• No – do you know what set this off. When Flaherty said he was going to take taxpayer-funded subsidies away from the opposition. Now there is a reason to try and overturn an election– because the Conservatives the audacity to say “Hey, it’s a recession, maybe you should take your nose out of the trough.”

• I don’t want another election. But what I want even less is a surprise backroom Prime Minister whom I never even had the opportunity to vote for or against. What an insult to democracy

The true insult to our democracy is that such a website even exists.

On November 27th, Jim Flaherty (who should be balancing the books of a corner store in Whitby as far as I’m concerned, not the books of the Federal government) stood up to deliver an ‘economic update’. The Opposition parties were looking for an economic stimulus plan. Instead we were warned that he was removing funding from all parties, and in the weeks leading up to this, there were rumours he was considering selling-off Federal government assets in order to raise short-term cash. Again, Obama gives us some insight on what an economic stimulus package might look like. He’s calling for infrastructure investment and retrofitting of government buildings and schools. Things that would actually provide jobs. Our Minority Government is considering selling the CN Tower and wanting to fuck over their opponents.

There is no question why Harper has lost the confidence of the house. The question remains as to who our Prime Minister will be in February. – Timothy


How Canada is Governed (PDF) | The Toronto Star

Steven Harper, 3 December 2008

Barack Obama, 6 December 2008

The Harper Dictatorship

Part of the Der Untergang meme. The following video was made in light of August’s funding-cuts announcement to the arts:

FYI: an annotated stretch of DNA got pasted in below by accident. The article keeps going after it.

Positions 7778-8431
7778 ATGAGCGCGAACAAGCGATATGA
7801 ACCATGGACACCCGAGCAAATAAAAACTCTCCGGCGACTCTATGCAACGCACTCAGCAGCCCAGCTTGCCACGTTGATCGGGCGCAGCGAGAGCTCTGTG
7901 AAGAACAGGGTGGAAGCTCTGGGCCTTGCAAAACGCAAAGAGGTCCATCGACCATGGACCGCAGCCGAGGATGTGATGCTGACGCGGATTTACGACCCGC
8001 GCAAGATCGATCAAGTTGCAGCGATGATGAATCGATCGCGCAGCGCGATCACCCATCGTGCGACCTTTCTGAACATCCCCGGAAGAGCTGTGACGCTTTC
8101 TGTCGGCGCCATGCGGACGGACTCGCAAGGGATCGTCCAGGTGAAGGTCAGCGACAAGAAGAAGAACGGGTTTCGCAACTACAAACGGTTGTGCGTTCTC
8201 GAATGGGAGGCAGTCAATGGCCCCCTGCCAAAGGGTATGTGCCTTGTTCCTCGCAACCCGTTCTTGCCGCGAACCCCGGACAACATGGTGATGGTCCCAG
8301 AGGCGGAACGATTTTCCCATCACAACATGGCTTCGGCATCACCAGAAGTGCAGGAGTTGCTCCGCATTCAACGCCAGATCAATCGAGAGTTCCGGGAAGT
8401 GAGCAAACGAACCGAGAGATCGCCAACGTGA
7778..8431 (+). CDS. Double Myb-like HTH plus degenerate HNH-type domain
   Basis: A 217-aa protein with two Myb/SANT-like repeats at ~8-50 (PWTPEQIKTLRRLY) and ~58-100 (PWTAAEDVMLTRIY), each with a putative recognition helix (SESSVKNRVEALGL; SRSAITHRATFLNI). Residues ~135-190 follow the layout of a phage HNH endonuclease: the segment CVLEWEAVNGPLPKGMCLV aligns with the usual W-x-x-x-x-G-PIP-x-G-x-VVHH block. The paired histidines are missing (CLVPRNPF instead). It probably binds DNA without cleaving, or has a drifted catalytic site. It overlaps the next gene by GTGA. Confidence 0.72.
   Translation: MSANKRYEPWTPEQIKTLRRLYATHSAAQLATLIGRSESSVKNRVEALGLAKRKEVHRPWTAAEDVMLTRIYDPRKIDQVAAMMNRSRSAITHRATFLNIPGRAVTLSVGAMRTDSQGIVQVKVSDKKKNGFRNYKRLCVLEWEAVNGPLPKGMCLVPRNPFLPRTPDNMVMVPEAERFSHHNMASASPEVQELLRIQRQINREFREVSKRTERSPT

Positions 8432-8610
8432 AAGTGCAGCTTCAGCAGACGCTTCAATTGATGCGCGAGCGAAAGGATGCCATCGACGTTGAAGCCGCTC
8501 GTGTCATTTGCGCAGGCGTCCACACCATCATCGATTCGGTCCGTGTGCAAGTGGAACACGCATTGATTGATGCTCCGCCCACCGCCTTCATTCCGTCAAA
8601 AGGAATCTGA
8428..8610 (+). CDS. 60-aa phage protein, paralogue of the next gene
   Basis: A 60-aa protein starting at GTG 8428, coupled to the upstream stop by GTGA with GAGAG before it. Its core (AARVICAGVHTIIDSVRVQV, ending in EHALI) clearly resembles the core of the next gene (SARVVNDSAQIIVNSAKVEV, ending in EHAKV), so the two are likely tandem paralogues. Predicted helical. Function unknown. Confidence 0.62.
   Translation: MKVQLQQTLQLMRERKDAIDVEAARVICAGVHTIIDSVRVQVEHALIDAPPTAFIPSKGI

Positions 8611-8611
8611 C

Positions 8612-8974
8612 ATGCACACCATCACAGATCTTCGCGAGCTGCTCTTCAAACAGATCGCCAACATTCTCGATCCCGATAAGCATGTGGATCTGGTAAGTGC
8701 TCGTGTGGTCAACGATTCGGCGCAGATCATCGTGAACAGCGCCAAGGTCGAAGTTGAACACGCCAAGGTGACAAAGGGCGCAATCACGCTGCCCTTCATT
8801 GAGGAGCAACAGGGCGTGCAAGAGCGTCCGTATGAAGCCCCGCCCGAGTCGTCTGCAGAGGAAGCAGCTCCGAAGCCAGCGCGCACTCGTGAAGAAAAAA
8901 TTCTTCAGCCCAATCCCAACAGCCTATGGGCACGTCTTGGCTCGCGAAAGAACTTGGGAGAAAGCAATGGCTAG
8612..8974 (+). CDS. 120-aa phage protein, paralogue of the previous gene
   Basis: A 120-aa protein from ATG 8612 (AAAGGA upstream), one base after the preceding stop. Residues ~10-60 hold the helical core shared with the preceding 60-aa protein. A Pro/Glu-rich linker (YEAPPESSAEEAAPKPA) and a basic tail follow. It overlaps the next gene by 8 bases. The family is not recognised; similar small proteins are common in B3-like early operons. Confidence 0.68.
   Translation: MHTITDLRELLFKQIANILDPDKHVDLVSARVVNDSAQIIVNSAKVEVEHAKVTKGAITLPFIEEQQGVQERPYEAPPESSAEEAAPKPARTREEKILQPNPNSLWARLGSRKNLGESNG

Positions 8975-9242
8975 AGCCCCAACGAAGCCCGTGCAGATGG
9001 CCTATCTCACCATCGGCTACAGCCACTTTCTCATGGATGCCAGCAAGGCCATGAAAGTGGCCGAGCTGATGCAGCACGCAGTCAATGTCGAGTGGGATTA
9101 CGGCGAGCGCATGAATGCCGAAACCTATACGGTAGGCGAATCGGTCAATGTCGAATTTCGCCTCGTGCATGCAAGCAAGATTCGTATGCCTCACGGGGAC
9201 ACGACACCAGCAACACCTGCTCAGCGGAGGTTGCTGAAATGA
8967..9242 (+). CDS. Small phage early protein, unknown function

It’s not the economy, stupid | Rick Mercer

After the storm | Jeffrey Simpson

Comment: A Coalition Government

by timothy. 9 Comments

On the weekend I downloaded the results available at Elections Canada and did some number crunching. Thanks to the miracle of the spreadsheet, this was something that only took about a half-hour to do. The numbers remind us that the Conservatives only got 10.4 million votes, while the Liberals, NDP and the Bloc combined got 15 million. Thus Stephen Harper is full of shit, which is pretty much nothing new, as far as many are concerned.

As for talk of an alliance with Separatists, I too think this is bullshit. Since when as the Bloc been a threat? Since 1995, thirteen years ago. Now they are a Quebec chauvinist party who represent Quebec self-interest in the federal government. Given that a lack of representation and fair dealing throughout the 20th Century is what led Quebec to believe they needed to separate, perhaps the Bloc’s place in the House over the past fifteen years has been sufficient to defuse that threat. Yes, on paper, they’re Separatists. Also, on paper, the Pope believes in Jesus. But the Bloc is not a threat, and like the Pope, probably enjoy their political power and influence more than they do their ideology.

Which is exactly where Harper as gone so wrong – trying to mix his power with his noxious ideology. Seventeen million people did not vote for the Conservatives. Seventeen million Canadians rejected their ideals. Yet, with ten million votes, we found them in power. And what a Chomskyian fall – by that meaning their undoing followed Chomsky’s usual analysis that governments get into trouble when they fuck with powerful interests. All through the pre-election Parliament, the Liberals refused to challenge Harper’s regime. This is what earned my disgust with Stephen Dion, not the Carbon Tax. Now that they’ve finally stood up for themselves and for their representatives, I look forward to Dion as a Prime Minister. And yet, it was the threat to remove their public funding which became the straw that broke this camel’s back. Well, whatever. Lets bygones be bygones – the Separatists are not a threat, nor are they treasonous etc. Dion is no longer being pusillanimous. Harper is no longer appearing reasonable and respectable. Bring on the future.